Economics–the infantile science

by on January 5th, 2009

At the start of the 21st Century, it shouldn’t take a Nobel-Prize-winning mind to understand that all dynamic systems need regulation in order to function and last.

The first steam engines ran away with themselves and blew up. Engineers came up with a simple, elegant, and totally non-controversial solution. They added a governor, a device that throttled back the flow of steam into the engine when it revved up too much.

To my knowledge, no 18th Century Ronald Reagan emerged to argue that steam engines were being over-regulated, and that the world could power more trains and ships by deregulating their engines and pouring on more coal.

Biologists and physicians have learned that the human body is an intricate network of dynamic systems, every one of which is held closely in check by one or more “governors”–negative feedback loops.

Flexing your biceps stretches your triceps. That sends a nerve signal back to your biceps that keeps them from contracting too much. If that feedback fails, your muscles can break your bones.

Down a sugar-laden dessert and your blood sugar level surges. In response, your pancreatic islet cells pour insulin into your bloodstream. The insulin drives your blood sugar back into a healthy range. If that feedback fails, you develop diabetes.

Cells in your skin, your gut, your liver and your bones are constantly dying and being replaced. Those billions of reproducing cells are held in check and in place by multiple inhibitory feedback loops. If enough of those feedbacks fail, you develop cancer.

Have you ever wondered how it is that your body temperature stays so close to 98.6 degrees? Or how all those variables that show up on your blood test results manage to stay in their normal range?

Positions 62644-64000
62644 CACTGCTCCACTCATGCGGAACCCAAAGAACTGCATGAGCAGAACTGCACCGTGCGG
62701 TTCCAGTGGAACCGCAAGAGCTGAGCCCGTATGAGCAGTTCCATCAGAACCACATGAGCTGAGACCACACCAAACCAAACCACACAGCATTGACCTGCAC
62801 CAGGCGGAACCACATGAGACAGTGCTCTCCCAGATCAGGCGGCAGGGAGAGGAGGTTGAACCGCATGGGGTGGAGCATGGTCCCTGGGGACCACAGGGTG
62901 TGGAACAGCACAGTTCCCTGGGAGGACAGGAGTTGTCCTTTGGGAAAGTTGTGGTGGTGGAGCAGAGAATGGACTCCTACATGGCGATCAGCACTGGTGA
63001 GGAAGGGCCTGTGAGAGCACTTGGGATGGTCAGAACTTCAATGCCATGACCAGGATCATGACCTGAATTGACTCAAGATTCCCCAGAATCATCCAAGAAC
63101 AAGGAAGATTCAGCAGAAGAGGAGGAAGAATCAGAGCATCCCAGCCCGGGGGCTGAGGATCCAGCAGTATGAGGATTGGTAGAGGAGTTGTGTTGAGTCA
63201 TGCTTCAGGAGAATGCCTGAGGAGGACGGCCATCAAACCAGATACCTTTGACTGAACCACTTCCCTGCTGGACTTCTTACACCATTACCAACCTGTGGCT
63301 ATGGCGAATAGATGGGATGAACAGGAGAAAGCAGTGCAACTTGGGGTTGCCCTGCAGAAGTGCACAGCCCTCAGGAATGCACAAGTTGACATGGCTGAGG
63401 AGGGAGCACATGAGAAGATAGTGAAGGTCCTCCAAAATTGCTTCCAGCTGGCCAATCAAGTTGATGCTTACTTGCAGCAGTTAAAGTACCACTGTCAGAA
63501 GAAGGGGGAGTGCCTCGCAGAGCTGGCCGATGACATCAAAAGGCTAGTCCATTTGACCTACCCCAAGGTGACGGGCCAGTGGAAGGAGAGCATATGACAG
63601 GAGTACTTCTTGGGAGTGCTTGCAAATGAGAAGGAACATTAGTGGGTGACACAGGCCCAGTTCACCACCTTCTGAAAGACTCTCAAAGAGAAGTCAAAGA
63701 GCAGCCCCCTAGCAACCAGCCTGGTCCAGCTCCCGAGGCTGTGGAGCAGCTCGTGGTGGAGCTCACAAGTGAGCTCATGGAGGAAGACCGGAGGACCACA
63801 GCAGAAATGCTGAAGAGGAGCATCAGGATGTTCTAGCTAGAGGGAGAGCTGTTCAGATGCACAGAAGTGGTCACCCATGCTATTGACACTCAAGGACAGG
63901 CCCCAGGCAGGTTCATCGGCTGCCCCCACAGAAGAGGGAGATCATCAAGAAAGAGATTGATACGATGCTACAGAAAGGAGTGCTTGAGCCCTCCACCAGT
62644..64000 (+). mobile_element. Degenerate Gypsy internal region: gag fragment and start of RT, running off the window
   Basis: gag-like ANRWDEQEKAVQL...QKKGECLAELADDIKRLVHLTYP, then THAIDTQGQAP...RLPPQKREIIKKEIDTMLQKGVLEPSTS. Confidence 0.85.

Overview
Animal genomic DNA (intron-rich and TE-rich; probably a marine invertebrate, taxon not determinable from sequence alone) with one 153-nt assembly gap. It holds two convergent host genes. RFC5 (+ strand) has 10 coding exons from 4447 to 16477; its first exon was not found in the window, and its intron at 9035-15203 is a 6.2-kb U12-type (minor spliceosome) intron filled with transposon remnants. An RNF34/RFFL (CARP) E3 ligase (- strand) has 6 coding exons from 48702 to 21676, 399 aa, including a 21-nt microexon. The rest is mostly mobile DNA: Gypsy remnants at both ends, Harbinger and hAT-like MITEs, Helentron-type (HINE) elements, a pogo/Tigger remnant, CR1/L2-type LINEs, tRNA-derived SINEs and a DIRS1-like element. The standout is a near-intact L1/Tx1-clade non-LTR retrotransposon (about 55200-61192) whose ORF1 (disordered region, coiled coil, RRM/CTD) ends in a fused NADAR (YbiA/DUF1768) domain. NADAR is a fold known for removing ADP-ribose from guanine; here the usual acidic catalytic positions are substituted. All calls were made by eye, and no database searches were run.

None of it happens by accident, nor from the intervention of some “invisible hand.” It happens because every system in your body is regulated, kept within its functional range, by negative feedback loops.

Do doctors wish away these intricate regulatory pathways? Do they yearn for the days when they didn’t have to think about how the body regulates itself? Do they urge you to eat all the sugar you want, spend unprotected hours in the sun, or dose yourself with carcinogens?

Of course not. They devote themselves to understanding and working with those vital regulatory loops. If a system is just out-of-whack, they try to tweak it back into range, for example with diet or exercise. If a system is broken, they try to replicate its function through carefully regulated doses of medication.

Is any of this news to anyone?

It was news when the steam engine governor was invented–in 1783–or when the dynamics of diabetes were first understood– in 1901.

It should not be news now.

Actually, you don’t need to know anything about engineering, biology or medicine to understand the need for regulation.

Think about any game, from marbles to NFL football. Every game has its rules and regulations, and–beyond the elementary school playground–its referees and commissioners.

Without rules, and rules that are enforced, games stop being fun or even playable. They degenerate into chaos, and the players walk away in disgust.

So how is it that the brilliant men that have been in charge of our markets–arguably the biggest and most important game around–convinced themselves over the past 30 years that markets not only could function without regulation and regulators, but would automatically create more and more wealth and prosperity as more and more regulatory loops were disabled?

Many pundits have offered explanations for the failures of the experts who have just run the global financial system into the iceberg of reality.

–Greed, for one, and short-sightedness for another. By report, the entire system was rigged to grossly reward people for any scheme they could float that would produce impressive short-term gains while disguising the risk, apparently in instruments so complex that nobody understood them.